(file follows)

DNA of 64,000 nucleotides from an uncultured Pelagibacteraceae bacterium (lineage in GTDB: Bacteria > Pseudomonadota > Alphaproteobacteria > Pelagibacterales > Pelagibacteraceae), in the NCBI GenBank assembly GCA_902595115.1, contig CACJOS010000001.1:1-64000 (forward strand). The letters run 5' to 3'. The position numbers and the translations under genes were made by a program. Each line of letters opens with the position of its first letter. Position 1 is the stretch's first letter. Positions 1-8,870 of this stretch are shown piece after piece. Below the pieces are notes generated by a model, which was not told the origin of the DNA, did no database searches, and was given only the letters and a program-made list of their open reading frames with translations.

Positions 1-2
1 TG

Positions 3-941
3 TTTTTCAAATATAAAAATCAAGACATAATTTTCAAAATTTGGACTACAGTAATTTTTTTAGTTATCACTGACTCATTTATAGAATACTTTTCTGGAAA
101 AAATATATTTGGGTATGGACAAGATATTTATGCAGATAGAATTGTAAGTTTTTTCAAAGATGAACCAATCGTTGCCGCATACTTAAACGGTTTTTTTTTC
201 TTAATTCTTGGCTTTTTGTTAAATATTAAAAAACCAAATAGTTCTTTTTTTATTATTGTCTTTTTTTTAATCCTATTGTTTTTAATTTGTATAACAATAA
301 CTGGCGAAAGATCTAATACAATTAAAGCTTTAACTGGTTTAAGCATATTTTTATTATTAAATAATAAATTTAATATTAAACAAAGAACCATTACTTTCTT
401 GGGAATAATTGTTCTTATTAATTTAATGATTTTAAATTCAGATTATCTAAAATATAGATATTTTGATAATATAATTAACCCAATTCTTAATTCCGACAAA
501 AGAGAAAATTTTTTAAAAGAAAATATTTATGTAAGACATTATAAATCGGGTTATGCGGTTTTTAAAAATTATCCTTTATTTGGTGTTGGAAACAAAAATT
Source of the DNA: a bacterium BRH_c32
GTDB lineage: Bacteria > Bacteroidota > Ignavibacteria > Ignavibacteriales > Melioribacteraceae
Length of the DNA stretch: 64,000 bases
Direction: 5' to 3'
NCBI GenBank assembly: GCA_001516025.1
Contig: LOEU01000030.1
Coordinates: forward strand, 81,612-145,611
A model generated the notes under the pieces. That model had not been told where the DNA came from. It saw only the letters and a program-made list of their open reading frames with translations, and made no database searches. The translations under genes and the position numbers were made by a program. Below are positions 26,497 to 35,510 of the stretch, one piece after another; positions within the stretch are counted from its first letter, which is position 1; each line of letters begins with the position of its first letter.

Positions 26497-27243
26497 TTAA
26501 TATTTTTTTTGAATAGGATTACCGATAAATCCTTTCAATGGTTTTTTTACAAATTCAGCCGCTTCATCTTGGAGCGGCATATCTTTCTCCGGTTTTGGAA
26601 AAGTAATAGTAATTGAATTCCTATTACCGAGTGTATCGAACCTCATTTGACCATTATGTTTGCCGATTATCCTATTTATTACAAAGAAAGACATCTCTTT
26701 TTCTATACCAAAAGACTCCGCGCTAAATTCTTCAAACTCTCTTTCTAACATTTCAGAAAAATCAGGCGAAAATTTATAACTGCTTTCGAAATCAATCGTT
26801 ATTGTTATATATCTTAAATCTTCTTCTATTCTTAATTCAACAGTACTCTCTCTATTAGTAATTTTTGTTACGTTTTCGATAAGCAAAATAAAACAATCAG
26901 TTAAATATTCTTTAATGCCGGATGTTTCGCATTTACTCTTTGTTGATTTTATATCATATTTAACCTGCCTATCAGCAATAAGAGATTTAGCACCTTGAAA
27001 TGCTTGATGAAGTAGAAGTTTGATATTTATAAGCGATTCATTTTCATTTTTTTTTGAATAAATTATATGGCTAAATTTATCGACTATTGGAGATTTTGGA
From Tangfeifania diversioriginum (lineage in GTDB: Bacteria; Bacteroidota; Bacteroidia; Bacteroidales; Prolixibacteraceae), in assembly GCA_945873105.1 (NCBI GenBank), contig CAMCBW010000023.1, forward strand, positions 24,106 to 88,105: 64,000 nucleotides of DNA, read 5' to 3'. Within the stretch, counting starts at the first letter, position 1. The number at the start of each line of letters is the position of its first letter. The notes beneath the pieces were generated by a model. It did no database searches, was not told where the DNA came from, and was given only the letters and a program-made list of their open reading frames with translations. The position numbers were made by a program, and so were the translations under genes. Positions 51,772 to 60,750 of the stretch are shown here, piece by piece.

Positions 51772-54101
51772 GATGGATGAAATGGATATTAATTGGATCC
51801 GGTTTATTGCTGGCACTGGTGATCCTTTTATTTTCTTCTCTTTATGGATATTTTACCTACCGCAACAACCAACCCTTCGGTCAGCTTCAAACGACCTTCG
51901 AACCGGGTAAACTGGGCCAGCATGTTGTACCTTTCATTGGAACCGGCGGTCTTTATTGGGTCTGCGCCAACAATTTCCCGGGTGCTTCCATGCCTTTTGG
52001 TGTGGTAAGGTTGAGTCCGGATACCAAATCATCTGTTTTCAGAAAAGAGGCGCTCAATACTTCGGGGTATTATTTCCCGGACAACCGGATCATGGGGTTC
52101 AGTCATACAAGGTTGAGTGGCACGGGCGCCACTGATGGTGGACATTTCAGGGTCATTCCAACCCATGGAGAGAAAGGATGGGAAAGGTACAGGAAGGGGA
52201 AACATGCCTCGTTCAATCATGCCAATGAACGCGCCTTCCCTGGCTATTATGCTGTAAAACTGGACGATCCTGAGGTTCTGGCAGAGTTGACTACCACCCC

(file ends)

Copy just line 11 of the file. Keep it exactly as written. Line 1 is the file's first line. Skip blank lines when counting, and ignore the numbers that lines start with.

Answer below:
Source of the DNA: a bacterium BRH_c32